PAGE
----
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Injury to the deep periventricular areas of the brain is associated with Alzheimer disease
In a recently published article in the journal Neurology, investigators at the University of British Columbia have demonstrated that build-up of cerebral amyloid, a protein marker of Alzheimer disease, is more common in those with injury to the deep periventricular area of the brain.
The investigators used MRI scans to quantify the severity of damage to the small blood vessels of the brain by measuring periventricular white matter hyperintensities (PVWMH). The periventricular area is located deep within the brain, and therefore is very susceptible to reduced blood flow in the small blood vessels that originate at the surface of the brain.
In Alzheimer disease, blood flow can be reduced by build up of amyloid in the walls of small blood vessels, known as cerebral amyloid angiopathy (CAA). Therefore, increased PVWMH seen on MRI in patients with Alzheimer disease could represent increased CAA-related damage to the small blood vessels near the brain surface.
“Patients with moderate or severe damage to the cerebral small blood vessels have typically been excluded from participation in Alzheimer-related clinical trials including therapies targeting the build up of amyloid in the brain," says Dr. Michael Marnane (pictured right), lead author on the study and Heart and Stroke Foundation of Canada-funded postdoctoral fellow with the UBC Hospital Clinic for Alzheimer Disease and Related Disorders at the Djavad Mowafaghian Centre for Brain Health.
"Our findings suggest that these individuals are in fact even more likely to have significant amyloid build-up. At this stage it is unclear whether therapies that were unsuccessfully tested in those without significant cerebral vascular disease could be effective and safe in those with moderate or severe disease."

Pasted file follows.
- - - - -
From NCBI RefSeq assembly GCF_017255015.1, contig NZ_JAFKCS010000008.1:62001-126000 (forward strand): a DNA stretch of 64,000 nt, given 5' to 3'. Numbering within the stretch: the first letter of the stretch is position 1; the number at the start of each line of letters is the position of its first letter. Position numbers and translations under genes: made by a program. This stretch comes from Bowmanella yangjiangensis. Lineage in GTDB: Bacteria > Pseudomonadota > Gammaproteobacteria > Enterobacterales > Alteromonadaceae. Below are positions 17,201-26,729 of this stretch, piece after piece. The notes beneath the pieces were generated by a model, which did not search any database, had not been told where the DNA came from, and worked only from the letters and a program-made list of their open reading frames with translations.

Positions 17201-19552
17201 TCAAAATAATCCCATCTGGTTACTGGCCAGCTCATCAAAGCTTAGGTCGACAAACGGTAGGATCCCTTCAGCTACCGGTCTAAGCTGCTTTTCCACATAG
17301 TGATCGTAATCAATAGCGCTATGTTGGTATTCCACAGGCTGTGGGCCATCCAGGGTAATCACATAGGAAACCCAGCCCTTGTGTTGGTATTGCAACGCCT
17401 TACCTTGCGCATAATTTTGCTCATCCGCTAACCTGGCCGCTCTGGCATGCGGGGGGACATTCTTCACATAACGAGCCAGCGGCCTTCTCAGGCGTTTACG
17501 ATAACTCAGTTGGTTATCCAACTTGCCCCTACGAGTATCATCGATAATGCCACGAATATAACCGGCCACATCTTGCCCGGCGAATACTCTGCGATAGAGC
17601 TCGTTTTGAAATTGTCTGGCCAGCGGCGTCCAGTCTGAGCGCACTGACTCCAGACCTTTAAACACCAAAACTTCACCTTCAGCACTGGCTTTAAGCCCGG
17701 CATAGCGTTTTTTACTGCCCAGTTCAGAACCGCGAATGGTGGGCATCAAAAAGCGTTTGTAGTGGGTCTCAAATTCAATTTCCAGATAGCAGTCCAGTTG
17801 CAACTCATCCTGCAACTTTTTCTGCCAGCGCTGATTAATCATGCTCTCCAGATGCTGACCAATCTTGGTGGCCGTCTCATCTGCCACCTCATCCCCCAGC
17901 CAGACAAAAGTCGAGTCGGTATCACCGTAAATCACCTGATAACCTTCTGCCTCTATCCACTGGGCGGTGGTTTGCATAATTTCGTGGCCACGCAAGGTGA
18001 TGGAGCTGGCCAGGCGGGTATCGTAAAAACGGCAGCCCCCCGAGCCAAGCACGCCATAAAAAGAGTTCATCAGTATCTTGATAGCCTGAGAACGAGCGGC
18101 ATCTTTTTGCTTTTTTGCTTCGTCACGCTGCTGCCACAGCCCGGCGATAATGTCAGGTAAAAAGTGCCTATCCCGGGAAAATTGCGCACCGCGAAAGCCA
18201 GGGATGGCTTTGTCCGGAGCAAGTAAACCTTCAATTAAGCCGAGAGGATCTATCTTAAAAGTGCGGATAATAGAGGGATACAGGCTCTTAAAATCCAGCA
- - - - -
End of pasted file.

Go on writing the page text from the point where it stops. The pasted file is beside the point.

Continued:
This work was made possible by the participation of more than 1200 individuals in the Alzheimer’s Disease Neuroimaging Initiative (ADNI). ADNI was conducted across over 50 sites in North America and led by Dr. Michael Weiner of UCSF, and locally at UBC by Dr. Howard Feldman and Dr. Robin Hsiung.
Dr. Marnane and his UBC-based team were able to use the ADNI data to develop a novel visual method for quantifying PVWMH that could be used to compare with cerebrospinal fluid and positron emission tomography measurements of brain amyloid build-up.
"Our next step is to see whether PVWMH is a predictor of Alzheimer pathology and CAA at autopsy," says Dr. Marnane. "Better understanding the link between Alzheimer disease and damage to the small blood vessels in the brain could open the door to developing new therapies for a disease that so far has proven very difficult to treat."
"It's an exciting time as some of our colleagues at UBC, including Dr. Cheryl Wellington and Dr. Neil Cashman, have already begun to unlock the molecular mechanisms underlying the links between vascular disease, amyloid, and cognitive problems."
Marnane M, Al-Jawadi OO, Mortazavi S, Pogorzelec KJ, Wang BW, Feldman HH, Hsiung GY; Alzheimer's Disease Neuroimaging Initiative. Periventricular hyperintensities are associated with elevated cerebral amyloid. Neurology. 2016 Feb 9;86(6):535-43.